CAPTION: The outside of the Amish church building in Unity, Maine. Visitors are welcome!
By Kevin Williams
CAN ANYONE ATTEND AN AMISH CHURCH?
Man, this is an interesting question.
Paula, on Facebook asked: "Do you know what the policy is for going to their church service?"
From a legal standpoint - and I am just throwing this out there, I don't know the answer - can anyone attend any church service? A church is not a "public" setting is it? So if I wanted to attend the little clapboard Methodist church at the top of the hill outside my town and the ministers there didn't want me there for whatever reason, could they prevent me? I just don't know the answer to that. Does anyone else?
CAPTION: The Amish church building in Oakland, Maryland
Now, let's get to the more practical answer:
You're driving along through Amish country on a Sunday morning, see what is obviously a church gathering, and decide that you want to partake in services. Can you? Should you? Well, again, the legal question is fascinating to me. This service is being held in a private home, it seems like they COULD prevent you from attending. But the question is WOULD they?
Well, first of all, wow, if you decide to do this you are braver than I. I just doubt I would. But, let me say, that if you did want to attend and you were nice, respectful, genuinely engaged in the process, dressed appropriately, I don't think anyone would stop you. In fact, you'd likely be warmly welcomed.
Another wrinkle to this is that there are Amish churches that are very much "open door" to outsiders. These churches are in Manton, Michigan; Unity, Maine; Smyrna, Maine; Pearisburg, Virginia; Pinecraft, Florida; Union Grove, North Carolina; Oakland, Maryland; Belle Center, Ohio; Flat Rock, Illinois, and Partridge, Kansas. There may be others, but those are the ones off the top of my head that I know of.
CAN ANYONE ATTEND AN AMISH CHURCH?
Unity and Pinecraft actually have church buildings. In Unity, not only do they have a church building but services are in English so outsiders can feel comfortable. Some of the places in my list above will switch the services to English if they see a non-Amish person in attendance. Otherwise, most places will do services in German, so you won't understand much, but attending can still be a peaceful and spiritual experience.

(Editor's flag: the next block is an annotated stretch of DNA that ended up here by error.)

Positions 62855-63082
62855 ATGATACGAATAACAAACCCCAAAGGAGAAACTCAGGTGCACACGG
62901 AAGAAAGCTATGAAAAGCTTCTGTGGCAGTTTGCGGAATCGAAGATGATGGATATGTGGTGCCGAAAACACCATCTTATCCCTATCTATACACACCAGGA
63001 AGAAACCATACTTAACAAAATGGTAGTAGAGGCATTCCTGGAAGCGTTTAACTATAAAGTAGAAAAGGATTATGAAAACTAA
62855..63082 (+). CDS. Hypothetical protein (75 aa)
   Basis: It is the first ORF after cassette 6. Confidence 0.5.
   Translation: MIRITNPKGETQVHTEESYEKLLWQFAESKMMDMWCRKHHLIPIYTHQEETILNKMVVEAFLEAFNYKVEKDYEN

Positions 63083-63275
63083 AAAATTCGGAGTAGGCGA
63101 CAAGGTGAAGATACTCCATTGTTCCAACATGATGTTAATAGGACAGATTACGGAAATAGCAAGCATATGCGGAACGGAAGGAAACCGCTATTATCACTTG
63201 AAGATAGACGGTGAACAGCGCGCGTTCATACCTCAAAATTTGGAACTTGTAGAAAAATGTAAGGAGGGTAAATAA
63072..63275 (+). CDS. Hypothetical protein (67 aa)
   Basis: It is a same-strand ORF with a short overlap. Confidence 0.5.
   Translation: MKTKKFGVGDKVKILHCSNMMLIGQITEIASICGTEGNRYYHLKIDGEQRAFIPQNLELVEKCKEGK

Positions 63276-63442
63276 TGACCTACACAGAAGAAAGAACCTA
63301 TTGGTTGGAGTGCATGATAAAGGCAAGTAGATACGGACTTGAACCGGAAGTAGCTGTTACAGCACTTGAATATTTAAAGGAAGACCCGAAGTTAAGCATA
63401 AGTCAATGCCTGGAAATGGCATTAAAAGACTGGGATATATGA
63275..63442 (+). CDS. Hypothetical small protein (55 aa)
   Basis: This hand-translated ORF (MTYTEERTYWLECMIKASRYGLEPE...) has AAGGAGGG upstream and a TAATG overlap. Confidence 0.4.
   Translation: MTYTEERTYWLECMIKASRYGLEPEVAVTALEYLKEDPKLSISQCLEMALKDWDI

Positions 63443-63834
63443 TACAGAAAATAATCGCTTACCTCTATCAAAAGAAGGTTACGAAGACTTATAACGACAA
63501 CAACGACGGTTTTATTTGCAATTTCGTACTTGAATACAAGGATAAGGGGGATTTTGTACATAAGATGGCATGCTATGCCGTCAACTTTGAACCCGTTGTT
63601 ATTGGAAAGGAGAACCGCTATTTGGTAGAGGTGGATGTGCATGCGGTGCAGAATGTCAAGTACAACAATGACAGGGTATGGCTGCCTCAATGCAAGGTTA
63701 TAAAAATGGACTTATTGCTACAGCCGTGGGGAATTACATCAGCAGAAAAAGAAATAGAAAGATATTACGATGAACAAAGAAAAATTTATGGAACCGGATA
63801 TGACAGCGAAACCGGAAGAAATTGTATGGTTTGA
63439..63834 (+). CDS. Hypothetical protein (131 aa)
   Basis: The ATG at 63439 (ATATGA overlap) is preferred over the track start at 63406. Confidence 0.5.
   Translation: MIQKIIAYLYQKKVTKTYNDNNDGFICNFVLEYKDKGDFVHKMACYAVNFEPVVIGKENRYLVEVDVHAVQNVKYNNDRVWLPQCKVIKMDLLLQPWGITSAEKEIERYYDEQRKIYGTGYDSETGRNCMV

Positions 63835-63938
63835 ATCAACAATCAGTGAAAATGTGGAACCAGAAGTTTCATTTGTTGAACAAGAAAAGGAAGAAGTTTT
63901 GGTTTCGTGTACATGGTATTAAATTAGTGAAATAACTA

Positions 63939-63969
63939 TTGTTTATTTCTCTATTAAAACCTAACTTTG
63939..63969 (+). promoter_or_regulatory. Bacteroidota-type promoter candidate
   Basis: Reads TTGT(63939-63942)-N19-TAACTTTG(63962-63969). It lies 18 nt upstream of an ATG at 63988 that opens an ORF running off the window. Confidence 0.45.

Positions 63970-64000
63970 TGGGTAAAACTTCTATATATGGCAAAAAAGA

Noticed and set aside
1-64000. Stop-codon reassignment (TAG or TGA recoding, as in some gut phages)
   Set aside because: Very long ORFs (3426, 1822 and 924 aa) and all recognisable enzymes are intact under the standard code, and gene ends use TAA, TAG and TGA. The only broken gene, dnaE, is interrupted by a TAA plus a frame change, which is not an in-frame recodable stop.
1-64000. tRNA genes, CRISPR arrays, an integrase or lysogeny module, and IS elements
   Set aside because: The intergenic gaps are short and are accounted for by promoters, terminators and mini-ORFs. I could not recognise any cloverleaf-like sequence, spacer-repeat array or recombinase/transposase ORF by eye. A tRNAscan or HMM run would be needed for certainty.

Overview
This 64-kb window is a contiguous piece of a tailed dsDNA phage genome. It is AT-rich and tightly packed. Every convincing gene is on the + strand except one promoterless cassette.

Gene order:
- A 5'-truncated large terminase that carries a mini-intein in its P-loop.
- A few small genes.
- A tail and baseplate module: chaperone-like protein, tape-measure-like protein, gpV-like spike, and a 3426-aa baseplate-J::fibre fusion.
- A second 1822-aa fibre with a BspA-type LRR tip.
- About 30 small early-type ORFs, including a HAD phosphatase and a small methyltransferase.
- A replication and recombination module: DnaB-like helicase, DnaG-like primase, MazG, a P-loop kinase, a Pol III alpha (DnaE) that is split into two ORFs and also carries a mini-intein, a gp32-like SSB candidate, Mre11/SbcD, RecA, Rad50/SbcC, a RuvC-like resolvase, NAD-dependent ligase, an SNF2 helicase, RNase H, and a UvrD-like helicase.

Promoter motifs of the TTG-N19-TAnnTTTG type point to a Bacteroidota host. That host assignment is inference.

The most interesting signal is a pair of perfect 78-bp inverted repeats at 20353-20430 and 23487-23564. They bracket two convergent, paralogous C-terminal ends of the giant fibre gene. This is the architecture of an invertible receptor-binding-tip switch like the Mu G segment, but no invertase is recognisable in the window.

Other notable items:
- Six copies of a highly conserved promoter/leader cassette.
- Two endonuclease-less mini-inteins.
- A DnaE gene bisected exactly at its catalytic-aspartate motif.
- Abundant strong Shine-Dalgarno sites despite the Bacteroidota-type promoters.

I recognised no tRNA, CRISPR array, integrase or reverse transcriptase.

I will also say that you can have a similar experience by attending an Old Order German Baptist Brethren service. Outsiders are always welcome at their meetinghouses for services. So, some tips for attending an Amish church service (many of these are commonsense):
1 - If at all possible, try to contact the church ahead of time and let them know you are coming. I don't think you need to ask for permission, but as a courtesy, let me them know you will be attending. Now I know in many cases (find a phone number for an Amish person can be tricky) that isn't possible, but I am just saying to do it if you can.
2 - Important: dress respectfully. If you are female, wear a long dark dress. You don't want to stand out. Visiting a church is different than visiting an Amish bakery. Show respect by wearing something long and dark. Men, wear a dark suit. At the very least, dress pants and a crisp white shirt. I don't think you need to wear a tie, but if you do, make it dark.
3. Don't call attention to yourself: Just sit and soak in the spiritual experience. Sit in the back. Turn off your cellphone. Do NOT look at your smartphone during the service. Just sit.
4. When the service is over, thank the minister for their hospitality and do ask questions. If you have genuine, respectful questions about the service, now is the time to ask.
5. Don't stay for the meal unless you are asked. It just looks back for a stranger to show up, partake in the services, and then oblige themselves by piling their plate at the after-church meal. Now, conversely, if you are invited,if someone asks you to stay (and there's a decent chance that would happen), absolutely accept. Declining the invitation would be rude and you'll miss our on an amazing meal.
Thanks for letting me know those wonderful details about attending an Amish church.
I am planning on attending one in the future, when I find one. Now, I will know how to act.
Regina - where are you located? I can let you know if there is an Amish church near you that is more "friendly" than others - Kevin
Thank You for this information. How I would love to visit an Amish community and a church service and/or wedding, but I am oceans away " Down Under" in Australia. I love reading your emails each day. ( and I am a huge fan of authors such as Marta Perry, Beverley Lewis, etc.)Thank You Kevin for the great stories and recipes. Sandy.
Sandy, thank you so much for the kind words...I always worry my missives are too "local" for someone like yourself who is so far away. Of course there is no Amish presence Down Under, but it would not shock me to see an Amish community set up within 20 years, so hold on you might be able to visit one someday!
Thank-you for the informative article about attending an amish church service. I will have the opportunity to experience it in a few weeks. I was wondering what kind of head covering I need to purchase or sew for being an "englisher"? Any information and ideas will be appreciated.